This article assumes you’ve made the decision to use a Table Mountain hiking guide and as such deals with the qualities and competencies you want in a guide. Table Mountain ranks as a top-3 experience to the vast majority of travellers, so optimizing the experience by using a great guide makes a lot of sense.
But what exactly constitutes a great Table Mountain hiking guide? Below is my list of the Top 7 attributes (in no particular order) you can expect from a mountain-guide at the top if his or her game.
- Passion. If your guide is not passionate about mountains, and specifically Table Mountain, all else falls flat. Passion paves the way to enthusiasm and ultimately fun. And at the end of the day, fun ranks second in importance only to safety. You don’t want a jaded guide, someone who struggles to wax lyrical over a striking sense impression encountered along the way. And there’s always something to enrapture, charm or intrigue the passionate hiker. A great guide radiates exuberance, leaving no doubt in your mind that he / she is at least as excited by the hike as you are. Nothing wrong with an introverted guide, either: rather than whoops and animated chatter, they show their passion in subtler ways: a thorough appraisal of the landscape; quick to marvel at even the tiniest of flowers; bright eyes, a ready smile, an easy manner – no less engaging than the lively type.
- Competence. Table Mountain is not to be trifled with. Despite its proximity to a city and the presence of a cableway, the mountain is still wild and rugged. Unforgiving terrain, erratic weather, ample dimensions and a bewildering network of trails call for competence to ensure safety and enjoyment. Equally important is a guide with sound judgement who integrates conditions and terrain with the skills, abilities and expectations of the group – attributes cultivated through years of experience. Furthermore, a high level of competence is vital on all Table Mountain hiking routes that involve scrambling and exposure to heights. Mountain-guiding school teaches 4 levels of competency: unconsciously incompetent, consciously incompetent, consciously competent and unconsciously competent. You want your guide to have attained the latter level.
- Knowledge. Table Mountain is a world in microcosm begging closer acquaintance. Learning about the environment forms an important component to guided Table Mountain hikes. Through the judicious sharing of information, the guide brings the landscape to life, filling in the unseen gaps. But this goes beyond rattling out facts and figures about the fauna and flora, history and geology (fascinating as they might be). A great guide weaves in tales, anecdotes and legends, and shares his or her empirical knowledge of the mountain – its nuances and intricacies – accumulated through years of hiking Table Mountain. Too much information on a guided hike can be as bad as too little. An experienced and attentive guide will adjust information-sharing to the group’s interests and expectations.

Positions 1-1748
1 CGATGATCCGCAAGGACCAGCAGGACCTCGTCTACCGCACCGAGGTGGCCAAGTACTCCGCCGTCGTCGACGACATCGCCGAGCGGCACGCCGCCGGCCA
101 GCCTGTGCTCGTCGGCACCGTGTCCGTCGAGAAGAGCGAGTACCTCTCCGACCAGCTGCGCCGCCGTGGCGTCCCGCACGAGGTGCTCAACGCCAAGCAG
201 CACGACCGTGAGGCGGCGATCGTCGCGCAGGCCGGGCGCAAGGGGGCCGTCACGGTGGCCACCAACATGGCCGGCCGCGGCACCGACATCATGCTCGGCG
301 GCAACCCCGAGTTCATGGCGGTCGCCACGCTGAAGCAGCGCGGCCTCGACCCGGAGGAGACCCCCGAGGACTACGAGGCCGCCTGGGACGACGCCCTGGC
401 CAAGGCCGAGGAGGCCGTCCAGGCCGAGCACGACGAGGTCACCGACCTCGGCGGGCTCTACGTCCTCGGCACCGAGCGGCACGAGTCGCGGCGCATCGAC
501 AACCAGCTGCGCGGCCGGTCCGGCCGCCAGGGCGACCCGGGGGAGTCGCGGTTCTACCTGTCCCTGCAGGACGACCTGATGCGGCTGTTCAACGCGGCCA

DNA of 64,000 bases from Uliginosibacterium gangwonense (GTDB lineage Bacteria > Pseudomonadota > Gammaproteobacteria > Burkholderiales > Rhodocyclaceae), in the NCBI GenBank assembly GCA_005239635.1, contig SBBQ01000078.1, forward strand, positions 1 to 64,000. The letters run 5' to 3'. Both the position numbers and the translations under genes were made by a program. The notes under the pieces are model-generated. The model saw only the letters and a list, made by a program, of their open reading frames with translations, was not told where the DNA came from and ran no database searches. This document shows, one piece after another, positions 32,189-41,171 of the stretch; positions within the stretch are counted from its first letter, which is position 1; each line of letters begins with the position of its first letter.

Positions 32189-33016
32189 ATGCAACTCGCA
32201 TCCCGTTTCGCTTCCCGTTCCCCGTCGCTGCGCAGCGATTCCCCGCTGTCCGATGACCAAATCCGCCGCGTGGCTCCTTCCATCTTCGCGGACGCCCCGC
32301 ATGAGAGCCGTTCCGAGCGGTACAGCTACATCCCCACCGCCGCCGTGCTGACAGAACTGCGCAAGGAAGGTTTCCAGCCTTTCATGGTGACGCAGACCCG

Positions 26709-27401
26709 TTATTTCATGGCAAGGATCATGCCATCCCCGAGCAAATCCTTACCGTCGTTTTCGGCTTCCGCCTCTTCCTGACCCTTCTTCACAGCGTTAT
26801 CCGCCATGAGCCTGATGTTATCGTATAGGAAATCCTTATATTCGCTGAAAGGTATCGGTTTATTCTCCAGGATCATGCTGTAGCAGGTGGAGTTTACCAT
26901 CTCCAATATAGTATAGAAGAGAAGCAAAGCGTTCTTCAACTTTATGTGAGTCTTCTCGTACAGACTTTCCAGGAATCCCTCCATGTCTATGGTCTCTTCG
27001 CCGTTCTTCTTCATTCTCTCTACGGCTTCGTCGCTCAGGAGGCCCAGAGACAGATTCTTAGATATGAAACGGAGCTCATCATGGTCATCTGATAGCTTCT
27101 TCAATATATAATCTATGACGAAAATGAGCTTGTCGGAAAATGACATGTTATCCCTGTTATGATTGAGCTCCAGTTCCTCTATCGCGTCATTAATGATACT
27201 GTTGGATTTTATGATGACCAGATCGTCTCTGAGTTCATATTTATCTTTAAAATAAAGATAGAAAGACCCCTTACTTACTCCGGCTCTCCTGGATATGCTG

- Soft skills. If you’re unfamiliar with the term, soft skills encompass attributes essential for effective and harmonious interaction. Communication skills, listening skills, sympathy, empathy, attentiveness, sense of humor, charisma, patience, striking up rapport, sincerity, identifying and acting on psychological dynamics within a group, encouragement, leadership – these attributes all fall within the domain of soft skills. As far as I’m concerned, soft skills separate the merely good from the great. It’s this conglomeration of skills that brings challenge and gratification to the guide in equal measure. At its core resides a love for people: a genuine interest in the wellbeing and happiness of others. To the guide, greatness awaits in the mastering of soft skills.
- Integrity. Central to guiding, no less than to life, is a strict adherence to moral principles. It goes beyond ethos and code of conduct, covering sterling virtues such as respect, loyalty and honesty – and complemented by compassion, sincerity and kindness. Like icebergs, only their tips show, but enough to suggest depth of character.
- Experience. The benefits of experience require no elaboration. From insights into the environment gained from thousands of Table Mountain hikes to minimizing risk and maximizing enjoyment, experience can be defined as the sum total of mountain-guiding wisdom not found in textbooks. It covers not only mountains, but also dealing with people in the mountains.
- Sense of Life. Last but not least. Sense of life can roughly be defined as the way in which you view life along with your response to it. A great guide possesses a positive sense of life, and the resultant attitude bolsters his or her virtues while enhancing personality in near-imperceptible ways. A guide with a negative outlook on life often comes across as insincere and lacking authenticity as he or she continually strains under the weight of a negative sense of life. Compassion, generosity, humility and empathy don’t come naturally to these guides. In a way, sense of life underpins all the above qualities.